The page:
Perl 6 Programming/Blocks and Closures

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About Blocks[edit]

When we talked about subroutines we saw that a subroutine declaration consisted of three parts: The subroutine name, the subroutine parameter list, and the code block of subroutine internals. Blocks are very fundamental in Perl 6, and we're now going to use them to do all sorts of cool things.

We've seen a few blocks used in various constructs already:

# if/else statements
if $x == 1 {
else {

# subroutines
sub thisIsMySub () {

# loops
for @ary {

loop (my $i = 0; $i <= 5; $i++) {

repeat {
} while $x == 1;

All these blocks serve the purpose of grouping lines of code together for a particular purpose. In an if block, the statements inside the block are all executed when the if condition is true. The entire block is not executed if the condition is false. In a loop, all the statements in the loop block are executed together in repetition.


In addition to keeping like code together, blocks also introduce the notion of scope. my variables defined inside a block are not visible outside it. Scope ensures that variables are only used when they are needed, and they are not being modified when they are not supposed to be. Blocks don't need to be associated with any particular construct, like an if or a loop. Blocks can exist all by themselves:

my $x = 5;
my $y = 5;
   my $y = 3;
   say $x;         # 5
   say $y;         # 3
say $x;            # 5
say $y;            # 5

The example shows the idea of scope very nicely: The variable $y inside the block is not the same as the variable $y outside the block. Even though they have the same name, they have a different scope. Here's a slightly different example:

my $x = 5;
   my $y = 7;
      my $z = 9;
      say $x;  # 5
      say $y;  # 7
      say $z;  # 9
   say $x;     # 5
   say $y;     # 7
   say $z;     # ERROR: Undeclared variable!
say $x;        # 5
say $y;        # ERROR! Undeclared variable!
say $z;        # ERROR! Undeclared variable!

The variable $x is visible from the point where it was defined and inside all scopes inside the scope where it was defined too. $y however is only visible inside the the block it was defined in, and the block inside that. $z is only visible in the innermost block.

Scope Variables[edit]

Scopes can be specified exactly in cases where there is ambiguity. We can use keywords like OUTER to specify a variable from the scope directly above the current scope:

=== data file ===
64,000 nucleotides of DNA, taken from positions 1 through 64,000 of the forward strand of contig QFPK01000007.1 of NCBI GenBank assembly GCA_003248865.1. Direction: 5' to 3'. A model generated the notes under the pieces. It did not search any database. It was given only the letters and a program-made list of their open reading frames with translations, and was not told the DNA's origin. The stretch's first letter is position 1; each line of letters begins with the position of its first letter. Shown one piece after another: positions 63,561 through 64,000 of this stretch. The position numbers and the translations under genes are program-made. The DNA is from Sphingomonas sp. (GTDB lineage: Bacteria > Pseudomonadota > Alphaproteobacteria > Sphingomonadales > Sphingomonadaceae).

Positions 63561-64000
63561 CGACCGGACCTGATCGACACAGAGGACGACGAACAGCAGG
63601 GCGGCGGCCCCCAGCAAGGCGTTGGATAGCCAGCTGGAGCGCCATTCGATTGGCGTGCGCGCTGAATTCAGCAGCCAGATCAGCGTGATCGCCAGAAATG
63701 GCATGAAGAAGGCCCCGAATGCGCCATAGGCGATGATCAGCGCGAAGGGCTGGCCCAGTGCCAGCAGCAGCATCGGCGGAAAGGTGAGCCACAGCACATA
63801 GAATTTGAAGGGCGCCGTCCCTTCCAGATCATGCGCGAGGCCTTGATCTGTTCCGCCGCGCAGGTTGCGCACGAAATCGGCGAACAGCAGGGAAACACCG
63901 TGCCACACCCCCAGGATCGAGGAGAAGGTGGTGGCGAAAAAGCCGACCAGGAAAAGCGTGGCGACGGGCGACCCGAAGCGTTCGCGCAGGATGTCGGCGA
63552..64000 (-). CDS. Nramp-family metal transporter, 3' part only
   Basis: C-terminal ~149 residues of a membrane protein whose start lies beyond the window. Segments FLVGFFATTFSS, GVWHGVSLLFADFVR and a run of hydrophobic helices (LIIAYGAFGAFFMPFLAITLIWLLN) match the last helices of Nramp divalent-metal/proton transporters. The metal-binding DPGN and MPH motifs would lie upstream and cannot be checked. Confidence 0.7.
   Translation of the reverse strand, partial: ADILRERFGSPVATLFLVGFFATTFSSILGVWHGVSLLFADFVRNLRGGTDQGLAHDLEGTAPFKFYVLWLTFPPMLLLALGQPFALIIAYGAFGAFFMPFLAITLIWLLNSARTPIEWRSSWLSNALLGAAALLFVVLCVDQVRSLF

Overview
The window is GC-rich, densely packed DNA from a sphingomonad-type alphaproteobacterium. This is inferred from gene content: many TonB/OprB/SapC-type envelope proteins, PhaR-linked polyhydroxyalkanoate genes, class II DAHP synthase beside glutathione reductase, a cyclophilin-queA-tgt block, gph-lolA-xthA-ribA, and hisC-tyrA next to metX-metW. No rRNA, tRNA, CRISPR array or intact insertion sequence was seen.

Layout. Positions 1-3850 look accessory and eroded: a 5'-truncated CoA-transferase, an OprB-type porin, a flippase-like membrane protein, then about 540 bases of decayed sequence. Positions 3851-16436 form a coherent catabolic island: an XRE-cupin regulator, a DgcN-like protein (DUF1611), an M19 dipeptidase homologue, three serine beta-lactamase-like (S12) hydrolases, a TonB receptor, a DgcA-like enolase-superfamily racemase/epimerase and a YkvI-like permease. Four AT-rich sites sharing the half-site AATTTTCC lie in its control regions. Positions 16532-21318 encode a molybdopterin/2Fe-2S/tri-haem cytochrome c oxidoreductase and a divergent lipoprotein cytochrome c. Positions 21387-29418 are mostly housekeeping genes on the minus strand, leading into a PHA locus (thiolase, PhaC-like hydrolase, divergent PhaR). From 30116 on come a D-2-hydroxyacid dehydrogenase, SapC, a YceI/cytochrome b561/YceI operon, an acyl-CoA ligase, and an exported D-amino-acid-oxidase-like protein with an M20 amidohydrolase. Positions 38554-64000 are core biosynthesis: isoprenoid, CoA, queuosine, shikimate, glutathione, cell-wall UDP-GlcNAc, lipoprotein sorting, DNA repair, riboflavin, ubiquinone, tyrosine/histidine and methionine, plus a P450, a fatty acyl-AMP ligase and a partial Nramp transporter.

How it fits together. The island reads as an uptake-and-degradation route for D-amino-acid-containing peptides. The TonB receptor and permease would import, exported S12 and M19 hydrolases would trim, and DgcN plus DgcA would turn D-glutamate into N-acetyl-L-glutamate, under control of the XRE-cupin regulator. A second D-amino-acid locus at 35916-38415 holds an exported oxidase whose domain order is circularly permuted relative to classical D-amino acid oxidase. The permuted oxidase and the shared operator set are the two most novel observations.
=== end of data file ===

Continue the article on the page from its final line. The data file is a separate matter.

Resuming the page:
my $x = 5;
   my $x = 6;
   say $x;           # 6
   say $OUTER::x    # 5

Subroutines have access to the scope from which they are called using the CALLER scope, assuming that the variable in the outer scope was declared as is context:

my $x is context = 5;

sub mySubroutine($x) {
   say $x;         # 7
   say $CALLER::x; # 5


Blocks can be stored in a single scalar variable as a coderef. Once stored in a coderef variable, the block can be executed like a regular subroutine reference:

my $dostuff = {
   print "Hello ";
   say "world!";



We see in the example above that a block can be stored in a variable. This action creates a closure. A closure is a stored block of code that saves its current state and current scope, which can be accessed later. Let's see a closure in action:

my $block;
    my $x = 2;
    $block = { say $x; };
$block();   # Prints "2", even though $x is not in scope anymore

The closure saves a reference to the $x variable when the closure is created. Even if that variable is not in scope anymore when the code block is executed.

When we change $x later on, the closure will see the changed value, so if you want to create multiple closures with different enclosed variables, you have to create a new variable each time:

my @times = ();
for 1..10 {
   my $t = $_;          # each subroutine gets a different $t
   @times[$_] = sub ($a) { return $a * $t; };

say @times[3](4);       # 12
say @times[5](20);      # 100
say @times[7](3);       # 21


Pointy Blocks[edit]

We can use the sub keyword to create a subroutine or a subroutine reference. This isn't the only syntax to do this, and in fact is a little bit more verbose then it needs to be for the common case of an unnamed ("anonymous") subroutine or subroutine reference. For these, we can use a construct called a pointy block. Pointy blocks, which are called lambda blocks in other languages, are very useful. They can create a code reference like an anonymous subroutine, and they can also create blocks of code with parameters. A pointy block is a lot like an unnamed subroutine. More generally, it's like a block with parameters. We've seen pointy blocks briefly when we talked about loops. We used pointy blocks in association with a looping construct to give names to the loop variable instead of relying on the default variable $_. This is why we used pointy blocks in these situations: They enable us to specify variable names to use as parameters to an arbitrary block of code.

We'll show a few examples:

my @myArray = (1, 2, 3, 4, 5, 6);

# In a loop:
for @myArray -> $item {
    say $item;

# Output is:
#    1
#    2
#    3
#    4
#    5
#    6

# In a loop, multiples
for @myArray -> $a, $b, $c {
    say "$a, $b, $c";

# Output is:
#    1, 2, 3
#    4, 5, 6

# As a condition:
my $x = 5;
if ($x) -> $a { say $a; }  # 5
# As a coderef
my $x = -> $a, $b { say "First: $a.  Second: $b"; }
$x(1, 2);       # First: 1, Second: 2
$x("x", "y");   # First: x, Second: y
# As an inline coderef
-> $a, $b { say "First: $a, Second: $b"; }(1, 2)
#In a while loop
while ($x == 5) -> $a {
   say "Boolean Value: $a";

Placeholder Arguments[edit]

In a block, if we don't want to go through the hassle of writing out an argument list, we can use placeholder arguments. Placeholders use the special ^ twigil. Passed values are assigned to placeholder variables in alphabetical order:

for 1..3 {
  say $^a;    # 1
  say $^c;    # 3
  say $^b;    # 2